Pulmonary Stenosis

Essentials of Diagnosis

  • No symptoms in patients with mild or moderately severe lesions.
  • Severe cases may present with right-sided heart failure and cause sudden death.
  • High-pitched systolic ejection murmur maximal in the second left interspace. P2 delayed and soft or absent. Ejection click often present. Increased right ventricular impulse.
  • Palpable thrill at second left intercostal space.
  • Right ventricular hypertrophy on ECG; pulmonary artery dilation on x-ray. Echo-Doppler diagnostic.

General Considerations
Stenosis of the pulmonary valve or infundibulum increases the resistance to outflow, raises the right ventricular pressure, and limits pulmonary blood flow. In the absence of associated shunts, arterial saturation is normal, but severe stenosis causes peripheral cyanosis by reducing cardiac output.

Clubbing and polycythemia do not develop unless a patent foramen ovale or atrial septal defect is present, permitting right-to-left shunting.

Clinical Findings
A. Symptoms and Signs
Mild cases (right ventricular-pulmonary artery gradient < 30 mm Hg) are asymptomatic. Moderate to severe stenosis (gradients 50 to > 80 mm Hg) may cause dyspnea on exertion, syncope, chest pain, and eventually right ventricular failure.

There is a palpable parasternal lift. A loud, harsh systolic murmur and a prominent thrill are present in the left second and third interspaces parasternally; the murmur is in the third and fourth interspaces in infundibular stenosis. The second sound is obscured by the murmur in severe cases; the pulmonary component is diminished, delayed, or absent. Both components are audible in mild cases. A right-sided S4 and a prominent a wave in the venous pulse are present in severe cases.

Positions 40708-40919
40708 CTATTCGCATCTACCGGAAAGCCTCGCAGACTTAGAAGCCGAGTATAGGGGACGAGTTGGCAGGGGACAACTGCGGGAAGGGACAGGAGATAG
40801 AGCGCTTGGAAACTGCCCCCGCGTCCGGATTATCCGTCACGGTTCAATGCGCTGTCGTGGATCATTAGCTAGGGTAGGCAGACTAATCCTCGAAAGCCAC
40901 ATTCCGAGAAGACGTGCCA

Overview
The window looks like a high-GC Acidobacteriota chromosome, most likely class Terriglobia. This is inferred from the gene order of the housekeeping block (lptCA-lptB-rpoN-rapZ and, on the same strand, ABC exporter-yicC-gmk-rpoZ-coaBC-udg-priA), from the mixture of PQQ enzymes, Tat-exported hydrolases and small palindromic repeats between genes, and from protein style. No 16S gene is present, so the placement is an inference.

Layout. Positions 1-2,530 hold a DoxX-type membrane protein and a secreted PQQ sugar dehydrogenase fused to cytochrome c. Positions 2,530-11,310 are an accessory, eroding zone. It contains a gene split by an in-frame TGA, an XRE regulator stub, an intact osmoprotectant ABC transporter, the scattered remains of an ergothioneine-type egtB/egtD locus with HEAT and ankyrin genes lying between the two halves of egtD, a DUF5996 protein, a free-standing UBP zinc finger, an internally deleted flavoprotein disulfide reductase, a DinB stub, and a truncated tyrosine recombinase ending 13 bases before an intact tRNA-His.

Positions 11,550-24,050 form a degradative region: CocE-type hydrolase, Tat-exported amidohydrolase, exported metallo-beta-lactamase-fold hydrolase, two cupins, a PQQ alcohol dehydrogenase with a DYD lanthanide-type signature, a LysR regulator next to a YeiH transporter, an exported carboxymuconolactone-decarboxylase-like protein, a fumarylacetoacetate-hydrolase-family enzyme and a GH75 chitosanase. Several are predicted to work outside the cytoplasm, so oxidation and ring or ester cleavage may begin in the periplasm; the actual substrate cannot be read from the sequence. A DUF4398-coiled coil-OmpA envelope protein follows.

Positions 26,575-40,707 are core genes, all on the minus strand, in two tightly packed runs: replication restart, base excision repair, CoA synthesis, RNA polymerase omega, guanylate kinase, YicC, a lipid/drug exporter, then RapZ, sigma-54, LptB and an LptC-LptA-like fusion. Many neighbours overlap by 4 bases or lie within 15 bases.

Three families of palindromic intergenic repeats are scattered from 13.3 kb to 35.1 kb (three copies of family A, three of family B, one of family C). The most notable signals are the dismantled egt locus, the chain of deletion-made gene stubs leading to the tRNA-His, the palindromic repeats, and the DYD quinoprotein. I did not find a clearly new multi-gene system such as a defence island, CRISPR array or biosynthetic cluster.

B. Electrocardiography and Chest X-Ray
Right axis deviation or right ventricular hypertrophy is noted; peaked P waves provide evidence of right atrial overload. Heart size may be normal on radiographs, or there may be a prominent right ventricle and atrium or gross cardiac enlargement, depending upon the severity. There is often poststenotic dilation of the main and left pulmonary arteries. Pulmonary vascularity is normal or diminished.

C. Diagnostic Studies
Echocardiography usually demonstrates the anatomic abnormality and assesses right ventricular size and function. Doppler ultrasound can estimate the gradient accurately; its findings are usually confirmed by cardiac catheterization.

Prognosis & Treatment
Patients with mild pulmonary stenosis may have a normal life span. Moderate stenosis may be asymptomatic in childhood and adolescence, but symptoms may appear as patients grow older. Severe stenosis is associated with sudden death and can cause heart failure in the 20s and 30s.

Symptomatic patients or those with evidence of right ventricular hypertrophy and resting gradients over 75-80 mm Hg require correction in most cases. Percutaneous balloon valvuloplasty has proved successful and is usually the treatment of choice. Surgery can be performed with an operative mortality rate of 2-4% and an excellent long-term result in most cases.

Provided by ArmMed Media
Revision date: June 14, 2011
Last revised: by David A. Scott, M.D.